Wednesday, October 29, 2008

A new Bretton Woods?

As a quick p.s. to my last post, I wanted to flag a post by Julian Ku over at Opinio Juris in which he suggests that we should not expect - as some leaders such as Brown and Sarkozy are suggesting - that the G-2) meeting in Washington on November 15th will lead to a complete restructuring of the world financial system - to a "new Bretton Woods". His view is that the IMF and the WTO have fared rather badly since their inception; that the successes of the WTO cannot be attributed to Bretton Woods; and that, in any event, although "no doubt global cooperation is needed..., new international institutions are a highly doubtful mechanism for such cooperation".

Unfortunately, Ku does not consider the - eminently more likely - possibility of a fairly radical reform of existing institutions, which seems to be more along the lines of what Brown at least is proposing. The Telegraph notes that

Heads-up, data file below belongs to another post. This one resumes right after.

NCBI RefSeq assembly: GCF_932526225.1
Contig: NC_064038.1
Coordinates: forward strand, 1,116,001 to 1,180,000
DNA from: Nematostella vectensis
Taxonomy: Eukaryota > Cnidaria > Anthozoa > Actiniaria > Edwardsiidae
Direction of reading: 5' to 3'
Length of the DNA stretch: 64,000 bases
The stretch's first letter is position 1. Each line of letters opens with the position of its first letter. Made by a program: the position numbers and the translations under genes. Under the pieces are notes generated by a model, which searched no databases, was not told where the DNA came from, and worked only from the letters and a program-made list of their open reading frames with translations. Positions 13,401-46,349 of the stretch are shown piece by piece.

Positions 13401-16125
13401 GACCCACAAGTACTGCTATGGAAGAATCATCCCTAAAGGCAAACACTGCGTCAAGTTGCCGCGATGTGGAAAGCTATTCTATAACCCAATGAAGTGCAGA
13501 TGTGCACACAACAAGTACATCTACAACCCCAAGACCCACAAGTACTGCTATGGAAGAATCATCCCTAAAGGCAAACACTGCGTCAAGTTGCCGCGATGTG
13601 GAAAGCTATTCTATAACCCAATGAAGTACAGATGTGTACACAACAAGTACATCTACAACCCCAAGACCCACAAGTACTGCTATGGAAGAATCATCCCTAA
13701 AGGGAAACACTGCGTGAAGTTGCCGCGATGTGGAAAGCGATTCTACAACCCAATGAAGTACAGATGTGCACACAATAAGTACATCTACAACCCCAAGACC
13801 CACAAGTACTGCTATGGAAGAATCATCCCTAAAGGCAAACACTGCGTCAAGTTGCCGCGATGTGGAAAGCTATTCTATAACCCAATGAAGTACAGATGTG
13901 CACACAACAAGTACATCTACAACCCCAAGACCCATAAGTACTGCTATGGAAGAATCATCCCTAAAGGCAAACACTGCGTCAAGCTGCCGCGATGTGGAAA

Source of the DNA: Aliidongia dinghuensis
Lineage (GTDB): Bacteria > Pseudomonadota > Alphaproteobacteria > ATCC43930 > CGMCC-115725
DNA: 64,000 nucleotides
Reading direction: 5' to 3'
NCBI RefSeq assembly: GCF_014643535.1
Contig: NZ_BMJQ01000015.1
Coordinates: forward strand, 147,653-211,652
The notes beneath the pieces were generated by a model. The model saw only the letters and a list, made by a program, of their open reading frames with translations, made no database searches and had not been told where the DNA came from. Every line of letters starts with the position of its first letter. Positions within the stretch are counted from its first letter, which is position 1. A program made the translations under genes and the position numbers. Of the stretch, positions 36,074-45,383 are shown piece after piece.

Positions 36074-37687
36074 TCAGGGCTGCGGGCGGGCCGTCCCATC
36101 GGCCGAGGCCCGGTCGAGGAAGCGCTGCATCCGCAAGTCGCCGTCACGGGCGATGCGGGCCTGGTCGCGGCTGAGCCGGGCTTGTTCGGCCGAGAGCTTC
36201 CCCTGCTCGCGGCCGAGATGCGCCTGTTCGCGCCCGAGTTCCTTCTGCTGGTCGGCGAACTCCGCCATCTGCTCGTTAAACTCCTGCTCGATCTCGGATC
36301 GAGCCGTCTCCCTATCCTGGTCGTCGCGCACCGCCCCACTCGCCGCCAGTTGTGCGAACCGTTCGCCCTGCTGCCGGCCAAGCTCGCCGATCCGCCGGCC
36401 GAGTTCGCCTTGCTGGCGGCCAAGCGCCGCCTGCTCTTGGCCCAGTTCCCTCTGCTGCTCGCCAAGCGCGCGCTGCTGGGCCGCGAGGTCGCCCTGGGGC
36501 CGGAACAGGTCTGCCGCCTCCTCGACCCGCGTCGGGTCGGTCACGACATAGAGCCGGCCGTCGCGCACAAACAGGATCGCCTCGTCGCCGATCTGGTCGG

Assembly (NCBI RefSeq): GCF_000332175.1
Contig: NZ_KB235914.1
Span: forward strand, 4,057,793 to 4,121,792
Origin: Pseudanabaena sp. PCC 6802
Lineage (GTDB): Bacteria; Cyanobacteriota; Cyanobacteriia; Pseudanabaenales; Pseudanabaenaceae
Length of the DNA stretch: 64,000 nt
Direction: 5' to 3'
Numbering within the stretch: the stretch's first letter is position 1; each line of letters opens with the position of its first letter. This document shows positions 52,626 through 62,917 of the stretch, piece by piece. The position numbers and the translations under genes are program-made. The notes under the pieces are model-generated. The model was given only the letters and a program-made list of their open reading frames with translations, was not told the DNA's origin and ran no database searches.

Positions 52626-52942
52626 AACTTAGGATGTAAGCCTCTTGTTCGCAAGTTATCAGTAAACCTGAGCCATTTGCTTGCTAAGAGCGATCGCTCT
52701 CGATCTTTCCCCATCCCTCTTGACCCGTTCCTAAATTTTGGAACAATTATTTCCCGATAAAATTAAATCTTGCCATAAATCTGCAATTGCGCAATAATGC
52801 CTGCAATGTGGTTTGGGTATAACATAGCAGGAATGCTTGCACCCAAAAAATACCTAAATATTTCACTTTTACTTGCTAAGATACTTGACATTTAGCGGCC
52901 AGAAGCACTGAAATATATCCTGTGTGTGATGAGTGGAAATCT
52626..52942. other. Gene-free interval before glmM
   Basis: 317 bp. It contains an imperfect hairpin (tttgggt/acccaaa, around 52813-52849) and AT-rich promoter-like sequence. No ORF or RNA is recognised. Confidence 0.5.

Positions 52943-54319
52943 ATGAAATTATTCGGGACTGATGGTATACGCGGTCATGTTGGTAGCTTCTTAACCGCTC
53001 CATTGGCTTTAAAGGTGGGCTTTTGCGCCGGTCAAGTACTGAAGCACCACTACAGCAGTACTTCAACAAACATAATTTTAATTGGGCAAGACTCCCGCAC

It is understood that the Prime Minister wishes to see the IMF reformed to become a "global central bank" closely monitoring the international economy and financial system. There may also be global rules to prevent conflicts of interest and to boost transparency in the financial system.

Just a case of waiting-and-seeing for the time being, then; although it is worth recalling that Brown has received some fairly strong plaudits - notably in the US - for his handling of the financial crisis thus far...

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